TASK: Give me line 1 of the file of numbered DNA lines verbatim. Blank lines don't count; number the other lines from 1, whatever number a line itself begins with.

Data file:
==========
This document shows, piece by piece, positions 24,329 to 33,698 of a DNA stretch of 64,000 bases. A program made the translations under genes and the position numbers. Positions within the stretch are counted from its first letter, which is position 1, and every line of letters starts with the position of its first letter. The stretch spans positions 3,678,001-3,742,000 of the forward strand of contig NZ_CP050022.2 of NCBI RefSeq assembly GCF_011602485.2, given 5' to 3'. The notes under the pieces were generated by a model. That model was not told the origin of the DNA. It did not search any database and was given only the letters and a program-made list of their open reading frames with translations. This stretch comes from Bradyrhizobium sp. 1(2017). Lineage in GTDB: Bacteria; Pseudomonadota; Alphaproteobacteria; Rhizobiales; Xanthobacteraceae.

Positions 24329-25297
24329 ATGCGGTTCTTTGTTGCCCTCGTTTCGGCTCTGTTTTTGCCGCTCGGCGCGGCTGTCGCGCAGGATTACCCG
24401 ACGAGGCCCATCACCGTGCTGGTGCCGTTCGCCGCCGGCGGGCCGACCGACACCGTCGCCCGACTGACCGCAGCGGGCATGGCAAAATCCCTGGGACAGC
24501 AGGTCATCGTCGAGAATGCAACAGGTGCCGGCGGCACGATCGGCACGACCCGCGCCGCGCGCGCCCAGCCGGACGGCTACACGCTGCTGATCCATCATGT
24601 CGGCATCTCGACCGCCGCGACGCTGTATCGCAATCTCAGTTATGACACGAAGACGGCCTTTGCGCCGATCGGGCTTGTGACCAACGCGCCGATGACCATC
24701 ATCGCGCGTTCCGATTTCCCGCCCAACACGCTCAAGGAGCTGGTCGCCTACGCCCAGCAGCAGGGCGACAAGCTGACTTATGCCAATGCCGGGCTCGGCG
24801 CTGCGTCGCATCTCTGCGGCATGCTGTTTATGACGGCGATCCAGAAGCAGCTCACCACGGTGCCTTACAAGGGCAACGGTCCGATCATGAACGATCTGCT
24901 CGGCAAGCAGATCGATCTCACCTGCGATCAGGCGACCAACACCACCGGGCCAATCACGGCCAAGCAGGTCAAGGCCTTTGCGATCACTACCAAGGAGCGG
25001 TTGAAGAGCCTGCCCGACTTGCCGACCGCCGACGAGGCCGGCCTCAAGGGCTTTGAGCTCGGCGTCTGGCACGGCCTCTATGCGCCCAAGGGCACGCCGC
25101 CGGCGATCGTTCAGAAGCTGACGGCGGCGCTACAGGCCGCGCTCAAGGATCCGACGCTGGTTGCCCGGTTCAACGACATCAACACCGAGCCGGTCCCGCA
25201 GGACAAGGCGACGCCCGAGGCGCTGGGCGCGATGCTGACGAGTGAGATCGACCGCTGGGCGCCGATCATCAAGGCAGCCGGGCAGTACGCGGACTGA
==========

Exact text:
This document shows, piece by piece, positions 24,329 to 33,698 of a DNA stretch of 64,000 bases. A program made the translations under genes and the position numbers. Positions within the stretch are counted from its first letter, which is position 1, and every line of letters starts with the position of its first letter. The stretch spans positions 3,678,001-3,742,000 of the forward strand of contig NZ_CP050022.2 of NCBI RefSeq assembly GCF_011602485.2, given 5' to 3'. The notes under the pieces were generated by a model. That model was not told the origin of the DNA. It did not search any database and was given only the letters and a program-made list of their open reading frames with translations. This stretch comes from Bradyrhizobium sp. 1(2017). Lineage in GTDB: Bacteria; Pseudomonadota; Alphaproteobacteria; Rhizobiales; Xanthobacteraceae.